COVID-19 Update from Dr. Smith: 4/13/20

Each day during the COVID-19 crisis, Dr. Craig Smith, Chair of the Department of Surgery, sends an update to faculty and staff about pandemic response and priorities. Stay up to date with us.

Dear Colleagues,

Recently I have been sharing more good news than bad, at least if we attach enough moral weight to data that it can presume to counterbalance personal tragedies. Good news persists in several forms beyond the overall flux of patients in and out of our health care system. Our PPE supply at present is very good, even for N95s. ELISA serum testing for antibody is finally NY State approved. Initial capacity is in the low hundreds per day, but should ramp up to a few thousand per day in the next week or so. Medical teams from UCSF start working here today, joining the team from Cayuga Hospital that started last week. I met a surgeon from University of Minnesota in the ICU huddle on Friday. Teams from Cleveland Clinic and Intermountain are expected later in the week. Such unselfish professionalism invigorates our front lines, and makes us all proud to share a higher calling. It will be good news for public health if our debt to these generous friends can’t be repaid in kind.

The bad news for today is that CUIMC is closer than ever to exhausting its ICU and ventilator capacity. Attentive readers already know that it will take at least a week or two for ICU discharges to create significant numbers of ICU bed vacancies. And that assumes stable flux—vacancies will only appear if admission rates continue to fall, and if vacancies are not filled with transfers from other institutions. Much of the core business of this Department of Surgery depends on procedures that require ICU beds. Revenue associated with those procedures is as critical to NYP and CU as it is to our Department. Our dilemma couldn’t be more simple and obvious. We can’t begin returning to normal until our ICUs have room for non-COVID patients.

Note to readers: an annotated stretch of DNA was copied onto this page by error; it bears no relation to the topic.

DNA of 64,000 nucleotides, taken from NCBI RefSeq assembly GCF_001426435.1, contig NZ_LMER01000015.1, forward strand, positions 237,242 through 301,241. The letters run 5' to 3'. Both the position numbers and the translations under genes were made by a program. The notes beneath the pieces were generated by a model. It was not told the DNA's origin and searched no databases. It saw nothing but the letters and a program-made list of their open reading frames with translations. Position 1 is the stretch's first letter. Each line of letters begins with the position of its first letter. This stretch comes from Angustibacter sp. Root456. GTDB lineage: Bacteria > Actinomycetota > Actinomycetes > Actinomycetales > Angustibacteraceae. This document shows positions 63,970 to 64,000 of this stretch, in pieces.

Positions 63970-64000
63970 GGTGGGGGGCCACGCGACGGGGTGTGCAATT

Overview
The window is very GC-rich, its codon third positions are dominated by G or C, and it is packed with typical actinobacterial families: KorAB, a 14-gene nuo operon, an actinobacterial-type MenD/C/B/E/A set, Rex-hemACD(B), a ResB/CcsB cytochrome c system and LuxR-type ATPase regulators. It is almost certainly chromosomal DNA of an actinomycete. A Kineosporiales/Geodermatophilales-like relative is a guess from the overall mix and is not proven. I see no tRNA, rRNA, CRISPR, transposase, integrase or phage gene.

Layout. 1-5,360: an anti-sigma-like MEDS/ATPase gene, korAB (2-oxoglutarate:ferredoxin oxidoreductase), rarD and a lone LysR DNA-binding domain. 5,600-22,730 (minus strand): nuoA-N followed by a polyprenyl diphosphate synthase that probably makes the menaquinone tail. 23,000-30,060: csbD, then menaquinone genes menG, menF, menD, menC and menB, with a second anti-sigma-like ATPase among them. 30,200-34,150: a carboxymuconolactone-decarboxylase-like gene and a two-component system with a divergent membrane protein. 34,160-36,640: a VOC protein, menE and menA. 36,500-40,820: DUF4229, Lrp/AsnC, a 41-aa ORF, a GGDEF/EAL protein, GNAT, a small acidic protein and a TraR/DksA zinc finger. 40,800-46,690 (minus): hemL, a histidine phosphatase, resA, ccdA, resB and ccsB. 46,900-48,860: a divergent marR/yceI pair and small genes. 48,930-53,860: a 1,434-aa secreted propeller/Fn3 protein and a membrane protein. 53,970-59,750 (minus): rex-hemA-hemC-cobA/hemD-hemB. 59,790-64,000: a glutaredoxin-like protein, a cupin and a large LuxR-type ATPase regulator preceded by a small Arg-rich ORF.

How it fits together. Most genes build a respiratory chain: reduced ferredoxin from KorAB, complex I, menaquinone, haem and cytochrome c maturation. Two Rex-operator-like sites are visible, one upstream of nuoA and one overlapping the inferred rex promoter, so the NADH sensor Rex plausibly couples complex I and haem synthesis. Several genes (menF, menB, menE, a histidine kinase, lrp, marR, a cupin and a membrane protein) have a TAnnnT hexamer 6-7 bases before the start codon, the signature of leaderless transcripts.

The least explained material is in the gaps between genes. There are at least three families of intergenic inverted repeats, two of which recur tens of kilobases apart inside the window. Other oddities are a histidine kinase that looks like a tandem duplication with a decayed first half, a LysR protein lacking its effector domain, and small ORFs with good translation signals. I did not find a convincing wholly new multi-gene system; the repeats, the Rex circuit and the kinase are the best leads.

Leadership at all political levels (CU, NYP, States, Federal) has seized on the recent spate of good news to legitimize turning attention towards recovery. This has a whiff of desperation which is shared by me, and by anyone following the economic impact of public health measures taken to combat COVID transmission. Desperate or not, if we are indeed standing on the summit of new-case numbers, this is the time to start thinking about how to find our way down. Yesterday I wrote superficially about some of the tactics involved. The concrete point for today should be obvious. We must create vacancies in our ICUs. Desperately ill ICU patients with a poor chance of survival necessarily preoccupy us, but they represent where the puck is now, not where the puck will be.

At the risk of mixing metaphors, and of overworking poor Balto, I’ll mention that only a spectacular lead dog can take his team through blizzard headwinds, in white-out so complete that the musher can’t see his dogs. There are other relevant parallels—the 674-mile serum run was accomplished not by one team, but by 20 mushers and 150 sled dogs. A storm in Alaska early in the relay subjected teams to temperatures ranging from -50F to -70F, killing some dogs, and freezing hands to sleds. While the dogsled teams mushed on to Nome, the same storm swept East to New York, delivered 27” of snow on Manhattan, and nearly froze the Hudson River. Don’t all momentous stories drop their curtain in New York City?

Craig R. Smith, MD
Chair, Department of Surgery
Surgeon-in-Chief, NYP/CUIMC

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